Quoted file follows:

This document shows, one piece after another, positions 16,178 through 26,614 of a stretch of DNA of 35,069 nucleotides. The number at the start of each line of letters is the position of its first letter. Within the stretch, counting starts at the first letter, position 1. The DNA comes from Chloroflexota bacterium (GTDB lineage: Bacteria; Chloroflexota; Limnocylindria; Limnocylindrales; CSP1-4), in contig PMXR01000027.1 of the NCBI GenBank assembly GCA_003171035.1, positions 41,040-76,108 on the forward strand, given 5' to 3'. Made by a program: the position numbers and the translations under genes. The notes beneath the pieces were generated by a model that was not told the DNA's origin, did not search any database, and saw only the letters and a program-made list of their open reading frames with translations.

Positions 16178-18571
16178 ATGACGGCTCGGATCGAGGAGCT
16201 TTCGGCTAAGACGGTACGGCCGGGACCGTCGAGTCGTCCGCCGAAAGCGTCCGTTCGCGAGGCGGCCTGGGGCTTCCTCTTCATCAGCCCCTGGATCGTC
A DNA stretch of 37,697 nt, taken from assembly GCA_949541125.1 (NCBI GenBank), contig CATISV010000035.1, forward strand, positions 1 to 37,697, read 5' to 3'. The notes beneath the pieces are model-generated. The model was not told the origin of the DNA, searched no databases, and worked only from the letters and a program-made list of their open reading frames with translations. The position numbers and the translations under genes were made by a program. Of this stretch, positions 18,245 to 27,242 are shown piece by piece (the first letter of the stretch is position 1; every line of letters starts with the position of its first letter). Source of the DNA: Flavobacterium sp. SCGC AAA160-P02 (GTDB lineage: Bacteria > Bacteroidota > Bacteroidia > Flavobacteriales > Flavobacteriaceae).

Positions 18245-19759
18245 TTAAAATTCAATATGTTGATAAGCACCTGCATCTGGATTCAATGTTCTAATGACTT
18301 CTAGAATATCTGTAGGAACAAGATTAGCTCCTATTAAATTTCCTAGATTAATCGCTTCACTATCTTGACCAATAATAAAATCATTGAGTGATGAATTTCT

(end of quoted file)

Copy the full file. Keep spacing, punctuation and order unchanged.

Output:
This document shows, one piece after another, positions 16,178 through 26,614 of a stretch of DNA of 35,069 nucleotides. The number at the start of each line of letters is the position of its first letter. Within the stretch, counting starts at the first letter, position 1. The DNA comes from Chloroflexota bacterium (GTDB lineage: Bacteria; Chloroflexota; Limnocylindria; Limnocylindrales; CSP1-4), in contig PMXR01000027.1 of the NCBI GenBank assembly GCA_003171035.1, positions 41,040-76,108 on the forward strand, given 5' to 3'. Made by a program: the position numbers and the translations under genes. The notes beneath the pieces were generated by a model that was not told the DNA's origin, did not search any database, and saw only the letters and a program-made list of their open reading frames with translations.

Positions 16178-18571
16178 ATGACGGCTCGGATCGAGGAGCT
16201 TTCGGCTAAGACGGTACGGCCGGGACCGTCGAGTCGTCCGCCGAAAGCGTCCGTTCGCGAGGCGGCCTGGGGCTTCCTCTTCATCAGCCCCTGGATCGTC
A DNA stretch of 37,697 nt, taken from assembly GCA_949541125.1 (NCBI GenBank), contig CATISV010000035.1, forward strand, positions 1 to 37,697, read 5' to 3'. The notes beneath the pieces are model-generated. The model was not told the origin of the DNA, searched no databases, and worked only from the letters and a program-made list of their open reading frames with translations. The position numbers and the translations under genes were made by a program. Of this stretch, positions 18,245 to 27,242 are shown piece by piece (the first letter of the stretch is position 1; every line of letters starts with the position of its first letter). Source of the DNA: Flavobacterium sp. SCGC AAA160-P02 (GTDB lineage: Bacteria > Bacteroidota > Bacteroidia > Flavobacteriales > Flavobacteriaceae).

Positions 18245-19759
18245 TTAAAATTCAATATGTTGATAAGCACCTGCATCTGGATTCAATGTTCTAATGACTT
18301 CTAGAATATCTGTAGGAACAAGATTAGCTCCTATTAAATTTCCTAGATTAATCGCTTCACTATCTTGACCAATAATAAAATCATTGAGTGATGAATTTCT